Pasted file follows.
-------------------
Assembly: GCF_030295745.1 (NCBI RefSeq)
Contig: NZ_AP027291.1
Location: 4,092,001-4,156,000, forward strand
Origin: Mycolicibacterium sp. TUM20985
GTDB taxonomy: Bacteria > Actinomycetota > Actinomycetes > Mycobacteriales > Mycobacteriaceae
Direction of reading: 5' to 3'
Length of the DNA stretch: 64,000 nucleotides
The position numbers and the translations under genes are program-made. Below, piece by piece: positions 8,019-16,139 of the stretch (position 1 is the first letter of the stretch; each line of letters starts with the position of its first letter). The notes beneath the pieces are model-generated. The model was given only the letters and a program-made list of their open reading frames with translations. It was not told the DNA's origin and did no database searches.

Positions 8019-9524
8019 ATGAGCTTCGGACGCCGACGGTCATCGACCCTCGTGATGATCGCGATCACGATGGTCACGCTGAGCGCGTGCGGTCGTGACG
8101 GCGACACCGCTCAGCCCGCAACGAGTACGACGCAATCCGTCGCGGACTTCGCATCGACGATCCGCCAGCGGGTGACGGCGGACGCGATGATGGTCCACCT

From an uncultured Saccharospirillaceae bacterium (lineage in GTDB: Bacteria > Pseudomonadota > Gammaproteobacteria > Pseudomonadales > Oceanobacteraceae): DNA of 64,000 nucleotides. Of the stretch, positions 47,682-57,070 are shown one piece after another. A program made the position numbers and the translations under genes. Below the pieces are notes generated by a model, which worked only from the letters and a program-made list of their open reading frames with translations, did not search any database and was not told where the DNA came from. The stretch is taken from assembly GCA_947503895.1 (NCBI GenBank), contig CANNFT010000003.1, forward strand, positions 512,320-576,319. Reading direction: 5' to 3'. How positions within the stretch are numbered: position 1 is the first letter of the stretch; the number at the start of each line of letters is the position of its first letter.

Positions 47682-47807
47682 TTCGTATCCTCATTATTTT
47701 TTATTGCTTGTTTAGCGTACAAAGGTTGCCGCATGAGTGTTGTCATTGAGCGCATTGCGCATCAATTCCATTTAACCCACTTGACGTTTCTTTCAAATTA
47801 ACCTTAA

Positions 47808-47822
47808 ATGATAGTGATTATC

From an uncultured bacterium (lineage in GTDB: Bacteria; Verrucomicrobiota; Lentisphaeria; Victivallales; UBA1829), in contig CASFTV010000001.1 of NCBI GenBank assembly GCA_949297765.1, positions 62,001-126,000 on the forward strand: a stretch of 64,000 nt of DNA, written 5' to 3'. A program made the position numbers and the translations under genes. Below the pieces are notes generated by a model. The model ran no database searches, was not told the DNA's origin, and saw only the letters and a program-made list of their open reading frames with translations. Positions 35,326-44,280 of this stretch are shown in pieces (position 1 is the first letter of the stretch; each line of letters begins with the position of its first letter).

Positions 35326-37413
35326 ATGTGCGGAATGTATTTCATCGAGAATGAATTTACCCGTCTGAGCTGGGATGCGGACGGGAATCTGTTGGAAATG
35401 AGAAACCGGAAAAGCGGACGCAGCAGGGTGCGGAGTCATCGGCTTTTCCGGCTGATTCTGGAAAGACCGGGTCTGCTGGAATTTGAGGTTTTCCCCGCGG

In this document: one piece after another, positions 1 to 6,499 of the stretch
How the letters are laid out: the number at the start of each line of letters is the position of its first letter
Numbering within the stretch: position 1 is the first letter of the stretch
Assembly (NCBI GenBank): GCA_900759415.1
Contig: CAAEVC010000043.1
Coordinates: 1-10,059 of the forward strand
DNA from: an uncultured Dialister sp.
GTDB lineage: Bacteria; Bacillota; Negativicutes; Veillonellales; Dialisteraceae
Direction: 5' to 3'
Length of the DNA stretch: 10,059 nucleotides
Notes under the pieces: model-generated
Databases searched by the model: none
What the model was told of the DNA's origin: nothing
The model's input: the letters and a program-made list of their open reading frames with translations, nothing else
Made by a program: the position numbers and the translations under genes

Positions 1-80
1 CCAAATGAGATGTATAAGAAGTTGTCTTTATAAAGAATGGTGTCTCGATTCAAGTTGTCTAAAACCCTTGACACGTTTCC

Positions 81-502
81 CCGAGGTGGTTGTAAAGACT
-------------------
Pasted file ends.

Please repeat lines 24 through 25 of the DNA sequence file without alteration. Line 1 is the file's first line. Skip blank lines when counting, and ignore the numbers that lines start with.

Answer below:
How the letters are laid out: the number at the start of each line of letters is the position of its first letter
Numbering within the stretch: position 1 is the first letter of the stretch